Second generation Daydream View
The second-generation Daydream View was unveiled during the Made by Google 2017 event. For the first time, it is available in three colors, namely: "Charcoal", "Fog", and "Coral". It is largely similar to the first-generation, with a few improvements, including a slightly altered design and improved lenses for a wider field of view. It was released on 19 October 2017 with a launch price of US$99.
Lenovo Mirage Solo
Lenovo's Mirage Solo headset, announced at CES 2018, is the first standalone headset running on Google's Daydream platform. It is powered by Qualcomm's Snapdragon 835 system-on-chip, has 4 GB of RAM and 64 GB of internal storage expandable by microSD, dual mics, a 3.5mm headphone jack, a 2560 x 1440 LCD screen and a 4,000 mAh battery. Its highlight feature is support for Google "WorldSense", an improved position tracking technology.
The headset is designed to be coupled with the Mirage Camera, which is a point-and shoot 180-degree 3D VR camera with two lenses that can capture in 4K.
Daydream will only work on certain newer phones with specific components. Google announced at the Google I/O conference that eight hardware partners will make Daydream-ready phones: Samsung, HTC, LG, Xiaomi, Huawei, ZTE, Asus and Alcatel. Phones will dedicate processing power to the Daydream mode in order to reduce latency and prevent nausea. Sundar Pichai expects 11 Android smartphones that support Daydream VR on sale by the end of 2017.
The following phones have been confirmed as Daydream-ready:
|Pixel and Pixel XL||Snapdragon 821||October 4, 2016||First Daydream-compatible phone|
|Moto Z||Motorola Mobility||Snapdragon 820||Requires Android Nougat system update|
|ZenFone AR||Asus||Snapdragon 821||ZenFone AR is the first mobile device to ship with support for both Google Tango and Google Daydream capabilities, adding support for both virtual reality and augmented reality.|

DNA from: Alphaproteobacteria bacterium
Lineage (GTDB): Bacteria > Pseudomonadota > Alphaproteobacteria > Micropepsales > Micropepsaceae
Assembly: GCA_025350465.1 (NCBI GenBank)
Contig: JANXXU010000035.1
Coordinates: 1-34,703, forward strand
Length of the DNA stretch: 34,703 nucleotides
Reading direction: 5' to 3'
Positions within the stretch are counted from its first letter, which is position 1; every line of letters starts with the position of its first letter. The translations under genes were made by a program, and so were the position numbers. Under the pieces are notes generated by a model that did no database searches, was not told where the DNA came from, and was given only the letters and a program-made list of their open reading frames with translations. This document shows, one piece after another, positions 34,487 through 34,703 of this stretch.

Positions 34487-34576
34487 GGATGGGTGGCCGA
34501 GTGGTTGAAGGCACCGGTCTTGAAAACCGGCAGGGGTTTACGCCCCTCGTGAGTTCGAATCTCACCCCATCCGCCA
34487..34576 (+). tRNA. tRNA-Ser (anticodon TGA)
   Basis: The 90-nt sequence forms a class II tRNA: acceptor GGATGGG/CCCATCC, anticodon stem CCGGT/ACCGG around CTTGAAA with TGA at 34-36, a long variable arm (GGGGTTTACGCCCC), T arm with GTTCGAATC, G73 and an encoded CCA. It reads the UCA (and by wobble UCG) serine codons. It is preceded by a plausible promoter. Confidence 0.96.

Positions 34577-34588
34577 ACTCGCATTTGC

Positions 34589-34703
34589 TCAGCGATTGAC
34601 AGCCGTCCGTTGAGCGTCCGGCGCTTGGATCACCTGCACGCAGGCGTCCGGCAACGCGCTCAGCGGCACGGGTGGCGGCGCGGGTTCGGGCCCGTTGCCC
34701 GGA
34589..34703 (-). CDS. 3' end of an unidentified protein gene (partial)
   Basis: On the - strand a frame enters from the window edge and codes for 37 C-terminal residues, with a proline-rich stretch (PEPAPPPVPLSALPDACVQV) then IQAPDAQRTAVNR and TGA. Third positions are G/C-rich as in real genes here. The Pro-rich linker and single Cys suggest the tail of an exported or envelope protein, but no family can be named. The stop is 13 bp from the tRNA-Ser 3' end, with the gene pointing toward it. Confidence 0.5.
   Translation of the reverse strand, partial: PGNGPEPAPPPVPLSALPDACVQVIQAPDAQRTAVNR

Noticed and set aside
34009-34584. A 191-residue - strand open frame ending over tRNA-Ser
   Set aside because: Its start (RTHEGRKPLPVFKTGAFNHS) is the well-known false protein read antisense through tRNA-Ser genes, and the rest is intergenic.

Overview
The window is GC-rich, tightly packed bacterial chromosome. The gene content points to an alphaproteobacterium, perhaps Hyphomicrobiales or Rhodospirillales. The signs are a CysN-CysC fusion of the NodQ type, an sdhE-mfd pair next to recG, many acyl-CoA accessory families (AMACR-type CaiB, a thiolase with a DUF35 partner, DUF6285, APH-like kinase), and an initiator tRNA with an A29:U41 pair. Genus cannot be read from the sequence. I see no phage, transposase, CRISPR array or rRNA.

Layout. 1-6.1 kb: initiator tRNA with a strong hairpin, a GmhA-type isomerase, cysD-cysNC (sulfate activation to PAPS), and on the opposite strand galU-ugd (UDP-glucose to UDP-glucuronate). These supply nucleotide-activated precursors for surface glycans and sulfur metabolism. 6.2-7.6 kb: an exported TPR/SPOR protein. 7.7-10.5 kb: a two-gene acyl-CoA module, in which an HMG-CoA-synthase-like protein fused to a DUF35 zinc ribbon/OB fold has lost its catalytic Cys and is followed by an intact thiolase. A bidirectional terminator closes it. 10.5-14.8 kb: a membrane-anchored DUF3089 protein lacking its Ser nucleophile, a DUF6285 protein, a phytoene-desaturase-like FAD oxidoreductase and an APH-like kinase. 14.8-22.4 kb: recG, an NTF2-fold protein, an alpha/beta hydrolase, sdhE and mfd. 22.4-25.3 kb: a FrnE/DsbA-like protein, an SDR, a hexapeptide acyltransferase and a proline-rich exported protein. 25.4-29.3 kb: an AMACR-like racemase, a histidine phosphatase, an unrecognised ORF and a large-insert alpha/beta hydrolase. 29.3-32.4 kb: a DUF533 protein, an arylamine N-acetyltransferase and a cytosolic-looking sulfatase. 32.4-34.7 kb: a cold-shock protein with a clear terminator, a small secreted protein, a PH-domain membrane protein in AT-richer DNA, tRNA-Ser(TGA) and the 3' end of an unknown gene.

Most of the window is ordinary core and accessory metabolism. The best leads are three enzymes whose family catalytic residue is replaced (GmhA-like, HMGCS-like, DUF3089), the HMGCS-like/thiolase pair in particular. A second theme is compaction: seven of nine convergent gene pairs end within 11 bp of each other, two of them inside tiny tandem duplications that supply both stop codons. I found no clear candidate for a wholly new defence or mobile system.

|Mate 9 Pro||Huawei||Kirin 960|
|Axon 7||ZTE||Snapdragon 820||February 7, 2017||Requires Android Nougat system update|
|Galaxy S8 and S8+||Samsung Electronics||Snapdragon 835 or Exynos 8895||July 31, 2017||Requires rolling out System Update to enable functionality|
|Galaxy Note 8|
|V30||LG Electronics||Snapdragon 835|
|Pixel 2 and Pixel 2 XL|
- Robertson, Adi; Miller, Ross (May 18, 2016). "Daydream is Google's Android-powered VR platform". The Verge. Vox Media. Retrieved May 18, 2016.
- Amadeo, Ron (May 18, 2016). "Gear VRs for everyone! Google turns Android into a VR-ready OS: Daydream". Ars Technica. Condé Nast. Retrieved November 22, 2016.
- Jazayeri, Mike (November 1, 2016). "Daydream View coming to stores November 10th". The Keyword Google Blog. Google. Retrieved November 22, 2016.
- Raphael, JR (2017-12-05). "Android nostalgia: 13 once-trumpeted features that quietly faded away". Computerworld. Retrieved 2017-12-11.
- Bavor, Clay (October 4, 2016). "Daydream: Bringing high-quality VR to everyone". The Keyword Google Blog. Google. Retrieved November 22, 2016.
- Roettgers, Janko (October 3, 2016). "Google to Unveil First Daydream Virtual Reality Headset Tuesday, Likely Priced $79 (EXCLUSIVE)". Variety. Penske Media Corporation. Retrieved November 22, 2016.
- Robertson, Adi; Kastrenakes, Jacob (October 4, 2016). "Google's Daydream View VR headset goes on sale next month for $79". The Verge. Vox Media. Retrieved November 22, 2016.